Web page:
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Getting Around the Rules of Engagement: Observer Training

(Real quick: technical issues stopped this post from going up last Thursday. We'll be back on schedule this week.

Two weeks ago, I looked back at some of my earlier posts on the Rules of Engagement. One post described techniques US Soldiers use(d) to skirt the RoE in Iraq. Today I describe a technique used in Afghanistan.)

In Afghanistan, the Rules of Engagement are simple: soldiers can only shoot at targets they can see, targets that are directly threatening their lives. Putting it simply, this sucks. Ask any Afghan combat veteran. In that rugged countryside determining the exact location of the enemy, or even seeing him, verges on impossible.

Soldiers presented with tough ROE, and tough fighting conditions, often find work-arounds. In Afghanistan, they developed “observer training.”

“Observer training” means someone--the Forward Observer, the Platoon Leader or even just Soldiers--calls a fire mission, then the artillery or mortars fire that mission. If you are off target, you correct until the rounds go right where you need them to go. It is a vital skill for Soldiers, and has been since World War I.

In Afghanistan, many units realized if they called up a mission as “observer training” they could fire at suspected enemy locations. Now, these areas had to be empty of civilians, or at least not populated areas, but they could have rounds fired into them.
Here’s an example of abusing “observer training.” Armies have been intercepting radio signals since World War I. And shortly after they started intercepting them, they learned to find the direction they were broadcast from. The US Army can figure out the location of insurgent radios; many times, we can come close to pinpointing the locations of insurgent command and control (C2) cells.

Yet, that isn’t, in most cases, positive identification. Especially, if they are far out of range from the actual battle, all we know is a location is broadcasting. If a battle is going, and the right code words are being used, then we are close to a positive identification. Unfortunately, we still aren’t there, and that is why units conduct “observer training.” Using hunches and suspicions, and labeling their actions “observer training,” units can get away with firing at the enemy (or what they suspect is the enemy).

But all of this misses the most important point about using "observer training" to fire on suspected enemy positions: it does not work. Firing at unknown locations in the hopes of killing enemy based on scant intelligence does not work. In Afghanistan, our Army frequently protects itself with firepower, even though this makes us weak in the long run.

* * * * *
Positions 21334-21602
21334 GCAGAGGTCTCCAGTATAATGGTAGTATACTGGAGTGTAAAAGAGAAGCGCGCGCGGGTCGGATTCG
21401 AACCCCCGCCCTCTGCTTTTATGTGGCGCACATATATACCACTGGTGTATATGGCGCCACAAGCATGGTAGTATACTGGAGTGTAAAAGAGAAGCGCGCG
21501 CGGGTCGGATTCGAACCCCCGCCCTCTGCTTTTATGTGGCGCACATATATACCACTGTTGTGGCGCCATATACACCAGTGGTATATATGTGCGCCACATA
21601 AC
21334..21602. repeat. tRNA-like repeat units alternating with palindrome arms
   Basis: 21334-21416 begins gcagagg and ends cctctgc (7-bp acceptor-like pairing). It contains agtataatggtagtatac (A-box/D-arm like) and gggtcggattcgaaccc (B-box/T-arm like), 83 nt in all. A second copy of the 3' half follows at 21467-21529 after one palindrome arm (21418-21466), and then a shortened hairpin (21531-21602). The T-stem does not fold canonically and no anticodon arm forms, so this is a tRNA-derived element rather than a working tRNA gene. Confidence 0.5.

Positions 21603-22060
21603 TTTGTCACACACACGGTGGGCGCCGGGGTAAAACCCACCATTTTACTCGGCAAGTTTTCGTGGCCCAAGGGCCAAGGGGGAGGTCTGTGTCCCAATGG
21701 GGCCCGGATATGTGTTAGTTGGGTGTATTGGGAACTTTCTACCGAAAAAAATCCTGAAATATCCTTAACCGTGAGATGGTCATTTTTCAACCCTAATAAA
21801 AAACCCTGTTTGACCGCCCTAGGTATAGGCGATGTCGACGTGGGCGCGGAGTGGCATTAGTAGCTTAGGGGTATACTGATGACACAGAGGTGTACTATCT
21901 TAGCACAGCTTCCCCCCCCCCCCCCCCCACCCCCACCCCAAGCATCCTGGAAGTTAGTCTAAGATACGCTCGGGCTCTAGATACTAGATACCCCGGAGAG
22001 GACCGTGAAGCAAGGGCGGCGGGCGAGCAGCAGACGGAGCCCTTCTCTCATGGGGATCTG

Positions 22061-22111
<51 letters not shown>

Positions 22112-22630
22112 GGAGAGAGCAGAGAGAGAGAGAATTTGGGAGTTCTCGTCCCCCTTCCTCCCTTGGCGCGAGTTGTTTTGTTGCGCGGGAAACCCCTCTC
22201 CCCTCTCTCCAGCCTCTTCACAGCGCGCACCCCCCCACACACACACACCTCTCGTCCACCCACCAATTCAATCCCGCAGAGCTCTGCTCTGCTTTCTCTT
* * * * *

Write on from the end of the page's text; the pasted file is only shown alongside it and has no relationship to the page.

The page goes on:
three comments

I don’t think a lot of people in the military understand the absolutely devastating effect of all this weaponry. Some weapons, bombs, missiles, guns are lethal beyond description.

That description extends to the grief and anger that the death of a loved one creates. If you guide an artillary shell, and it kills someone’s son, brother or father, they will never support us. And a Soldier will probably get killed.

Ok, so this has been one of my more favored blogs as of late, but this post doesn’t make any sense to me. At first you say that observer training is a vital skill to have and has been since World War One. Then, at the end, you say that observer training doesn’t work. Not to mention that the last paragraph seems to come out of no where and is supported with no evidence. I don’t even know why it’s there. Unless you meant observer training as a way around the RoE? I’m not trolling, I’m just not sure if I understand your point. It feels disjointed.

@Walrus- OK I think I just didn’t do a good job explaining my argument, and I appreciate the feedback. I am also going to rewrite the last paragraph to reflect the changes.

To be clear, I am addressing to things: the first is Observer Training—which is training Soldiers to call for fire. In other words, coordinating with artillery and mortars to bring their firepower to the battle. This is a necessary and vital skill for Soldiers, especially in Afghanistan.

The second thing is when units say they are conducting Observer Training as a way to skirt ROE issues. In this case, units fire rounds on suspected enemy locations, but call them up as observer training missions. A subset of this is when units fire on suspected positions believing they are egress routes or OPs, but have no intelligence to back this up.

We appreciate the feedback though and like it when our readers keep us honest.